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HUD Issues New Rule to Reduce Senior's Out-of-Pocket Costs to Refinance Reverse Mortgages

Interim Rule Implements Other Consumer Protections

March 29, 2004 – Seniors wishing to take advantage of today's low interest rates by refinancing a reverse mortgage will pay less fees, and receive other consumer protections, according to a new regulation issued by the U.S. Department of Housing and Urban Development, the National Reverse Mortgage Lenders Association announced today.

The Interim Rule issued by HUD reduces the upfront mortgage insurance premium (MIP) charged to seniors who refinance a federally insured reverse mortgage, commonly called the Home Equity Conversion Mortgage (HECM). The HECM is insured by the Federal Housing Administration (FHA), a part of HUD.

Currently, a senior who refinances their reverse mortgage is charged a MIP equal to 2% of the appraised home value, plus an annual premium thereafter equal to 0.5 percent of the loan balance.

The new Rule states that the MIP will be paid on the difference between the home value at the time the original HECM was made and the newly appraised home value at the time of refinancing. For example, if the original home value is $200,000 and the newly appraised home value is $275,000, then the 2% MIP will be paid on $75,000, instead of $275,000.

"Seniors are looking at a huge cost savings if they choose to refinance their HECM," said Peter Bell, President of NRMLA.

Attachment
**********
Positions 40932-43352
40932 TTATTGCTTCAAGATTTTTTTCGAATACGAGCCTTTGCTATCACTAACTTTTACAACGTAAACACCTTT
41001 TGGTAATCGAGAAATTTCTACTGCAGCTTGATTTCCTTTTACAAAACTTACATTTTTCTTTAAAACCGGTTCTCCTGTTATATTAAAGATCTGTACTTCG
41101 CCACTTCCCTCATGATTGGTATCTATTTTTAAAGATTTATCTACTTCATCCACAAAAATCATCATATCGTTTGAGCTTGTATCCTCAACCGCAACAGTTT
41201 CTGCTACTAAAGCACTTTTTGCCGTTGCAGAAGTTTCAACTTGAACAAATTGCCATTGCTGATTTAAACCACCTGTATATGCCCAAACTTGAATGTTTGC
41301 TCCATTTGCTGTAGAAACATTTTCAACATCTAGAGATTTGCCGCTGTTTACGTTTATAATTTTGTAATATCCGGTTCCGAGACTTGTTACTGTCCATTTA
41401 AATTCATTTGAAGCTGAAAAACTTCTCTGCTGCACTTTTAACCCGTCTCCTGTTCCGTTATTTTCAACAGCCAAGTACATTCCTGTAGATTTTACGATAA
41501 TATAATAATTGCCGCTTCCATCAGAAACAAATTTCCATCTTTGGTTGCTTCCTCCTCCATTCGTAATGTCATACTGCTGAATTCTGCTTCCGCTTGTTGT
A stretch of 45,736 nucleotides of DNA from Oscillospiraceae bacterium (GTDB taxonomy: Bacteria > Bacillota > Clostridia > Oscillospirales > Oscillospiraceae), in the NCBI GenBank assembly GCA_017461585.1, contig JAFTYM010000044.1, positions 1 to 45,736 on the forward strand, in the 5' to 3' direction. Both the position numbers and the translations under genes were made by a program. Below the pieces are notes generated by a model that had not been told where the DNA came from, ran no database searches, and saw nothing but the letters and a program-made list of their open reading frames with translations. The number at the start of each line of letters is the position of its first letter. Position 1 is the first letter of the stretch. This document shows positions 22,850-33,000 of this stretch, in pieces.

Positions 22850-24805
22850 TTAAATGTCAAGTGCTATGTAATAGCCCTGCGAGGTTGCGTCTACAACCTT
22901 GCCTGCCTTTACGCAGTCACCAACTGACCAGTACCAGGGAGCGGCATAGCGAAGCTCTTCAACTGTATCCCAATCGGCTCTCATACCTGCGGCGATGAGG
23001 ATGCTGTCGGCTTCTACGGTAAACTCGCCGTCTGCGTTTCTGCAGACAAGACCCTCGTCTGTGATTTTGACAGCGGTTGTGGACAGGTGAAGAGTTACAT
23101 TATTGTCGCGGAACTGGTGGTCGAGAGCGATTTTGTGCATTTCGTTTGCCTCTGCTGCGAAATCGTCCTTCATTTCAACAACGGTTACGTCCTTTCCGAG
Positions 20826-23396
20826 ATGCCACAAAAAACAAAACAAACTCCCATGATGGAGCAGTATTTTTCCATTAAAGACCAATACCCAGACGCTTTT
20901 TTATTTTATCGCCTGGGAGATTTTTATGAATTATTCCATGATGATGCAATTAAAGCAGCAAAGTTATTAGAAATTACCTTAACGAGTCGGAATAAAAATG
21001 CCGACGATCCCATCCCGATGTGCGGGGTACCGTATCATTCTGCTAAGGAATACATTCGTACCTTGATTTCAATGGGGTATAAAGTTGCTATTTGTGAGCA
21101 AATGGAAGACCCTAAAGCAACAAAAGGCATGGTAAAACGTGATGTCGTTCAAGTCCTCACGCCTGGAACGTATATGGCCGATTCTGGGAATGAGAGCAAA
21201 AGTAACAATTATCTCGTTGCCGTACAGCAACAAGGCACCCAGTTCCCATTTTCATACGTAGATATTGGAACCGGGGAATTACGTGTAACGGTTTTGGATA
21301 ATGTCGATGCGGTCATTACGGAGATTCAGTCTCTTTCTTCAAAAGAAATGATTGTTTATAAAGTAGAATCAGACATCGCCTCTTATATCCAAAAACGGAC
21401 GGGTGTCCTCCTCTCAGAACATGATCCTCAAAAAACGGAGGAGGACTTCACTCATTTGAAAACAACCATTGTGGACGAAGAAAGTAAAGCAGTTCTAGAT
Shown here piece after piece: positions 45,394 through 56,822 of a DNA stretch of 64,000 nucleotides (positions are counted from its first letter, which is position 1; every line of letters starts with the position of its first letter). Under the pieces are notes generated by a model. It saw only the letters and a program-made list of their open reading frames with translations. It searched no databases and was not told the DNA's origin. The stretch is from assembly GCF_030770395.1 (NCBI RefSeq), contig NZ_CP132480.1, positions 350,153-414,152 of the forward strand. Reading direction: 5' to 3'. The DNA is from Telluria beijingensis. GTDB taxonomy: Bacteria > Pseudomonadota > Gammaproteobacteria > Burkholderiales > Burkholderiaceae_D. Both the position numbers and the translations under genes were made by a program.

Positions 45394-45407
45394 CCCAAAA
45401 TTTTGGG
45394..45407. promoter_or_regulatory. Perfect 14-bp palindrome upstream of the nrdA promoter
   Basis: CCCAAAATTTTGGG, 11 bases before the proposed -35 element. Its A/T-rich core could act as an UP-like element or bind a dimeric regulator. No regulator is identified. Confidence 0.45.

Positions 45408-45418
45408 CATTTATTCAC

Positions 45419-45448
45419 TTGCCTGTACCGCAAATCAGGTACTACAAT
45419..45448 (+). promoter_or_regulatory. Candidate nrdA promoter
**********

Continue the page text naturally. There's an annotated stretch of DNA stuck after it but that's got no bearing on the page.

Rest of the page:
The Interim Rule takes effect April 26, 2004. An Interim Rule means that the provisions take effect on the effective date, but HUD is accepting additional comments and will publish a final rule at a later date. Final comments are due May 24, 2004.

The Rule also waives the mandatory counseling requirement in a refinancing, but only if the loan amount that the borrower is eligible to receive exceeds five times the total cost of the refinancing. For example, if fees and costs equal $10,000 then additional cash should be at least $50,000 to waive additional counseling.

A reverse mortgage is a loan that enables homeowners 62 or older to borrow against the equity in their home, without having to sell their home, give up title, or take on a new monthly mortgage payment. The loan proceeds can be used for any purpose, and taken out as a lump sum payment, fixed monthly payment, line of credit (except in Texas), or a combination. The loan amount depends on the borrower’s age, current interest rates, and the value and location of their home. A reverse mortgage isn’t repaid until the borrower moves out of the home permanently, and the repayment amount can’t exceed the value of the home. After the loan is repaid, any remaining equity is distributed to the borrower or borrower’s heirs/estate.

A senior’s home doesn’t have to be owned free and clear to qualify for a reverse mortgage.

NRMLA distributes a free information booklet on reverse mortgages, called Just the FAQs: Answers to Common Questions About Reverse Mortgages. Consumers can order it by telephone (1-866-264-4466, toll-free) or at NRMLA’s Web site. The Web site has extensive information on reverse mortgages, a state-by-state list of lenders, and a reverse mortgage calculator.

NRMLA is a nonprofit trade association, based in Washington, DC, whose members make and service reverse mortgages throughout the U.S. and Canada. Members sign a Code of Conduct pledging to abide by guidelines that assure fair, ethical, and respectful practices in offering and making reverse mortgages to seniors.

 

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